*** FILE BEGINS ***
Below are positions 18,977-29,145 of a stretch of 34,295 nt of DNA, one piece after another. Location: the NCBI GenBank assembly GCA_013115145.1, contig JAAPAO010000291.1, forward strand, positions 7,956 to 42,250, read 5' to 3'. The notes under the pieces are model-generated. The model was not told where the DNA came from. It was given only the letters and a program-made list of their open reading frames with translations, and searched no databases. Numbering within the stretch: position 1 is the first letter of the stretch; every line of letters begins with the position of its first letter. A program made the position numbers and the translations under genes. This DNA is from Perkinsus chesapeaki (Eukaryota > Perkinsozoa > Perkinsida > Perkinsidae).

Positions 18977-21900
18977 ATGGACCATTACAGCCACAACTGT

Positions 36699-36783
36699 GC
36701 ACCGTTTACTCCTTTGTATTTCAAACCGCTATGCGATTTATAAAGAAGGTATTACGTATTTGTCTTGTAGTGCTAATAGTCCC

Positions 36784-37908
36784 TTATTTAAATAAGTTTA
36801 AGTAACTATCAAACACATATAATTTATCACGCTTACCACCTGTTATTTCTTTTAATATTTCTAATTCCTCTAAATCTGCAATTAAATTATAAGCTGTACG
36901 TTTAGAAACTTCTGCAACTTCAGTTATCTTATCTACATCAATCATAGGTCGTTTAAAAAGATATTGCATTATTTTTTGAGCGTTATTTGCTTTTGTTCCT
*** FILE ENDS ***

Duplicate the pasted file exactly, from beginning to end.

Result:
Below are positions 18,977-29,145 of a stretch of 34,295 nt of DNA, one piece after another. Location: the NCBI GenBank assembly GCA_013115145.1, contig JAAPAO010000291.1, forward strand, positions 7,956 to 42,250, read 5' to 3'. The notes under the pieces are model-generated. The model was not told where the DNA came from. It was given only the letters and a program-made list of their open reading frames with translations, and searched no databases. Numbering within the stretch: position 1 is the first letter of the stretch; every line of letters begins with the position of its first letter. A program made the position numbers and the translations under genes. This DNA is from Perkinsus chesapeaki (Eukaryota > Perkinsozoa > Perkinsida > Perkinsidae).

Positions 18977-21900
18977 ATGGACCATTACAGCCACAACTGT

Positions 36699-36783
36699 GC
36701 ACCGTTTACTCCTTTGTATTTCAAACCGCTATGCGATTTATAAAGAAGGTATTACGTATTTGTCTTGTAGTGCTAATAGTCCC

Positions 36784-37908
36784 TTATTTAAATAAGTTTA
36801 AGTAACTATCAAACACATATAATTTATCACGCTTACCACCTGTTATTTCTTTTAATATTTCTAATTCCTCTAAATCTGCAATTAAATTATAAGCTGTACG
36901 TTTAGAAACTTCTGCAACTTCAGTTATCTTATCTACATCAATCATAGGTCGTTTAAAAAGATATTGCATTATTTTTTGAGCGTTATTTGCTTTTGTTCCT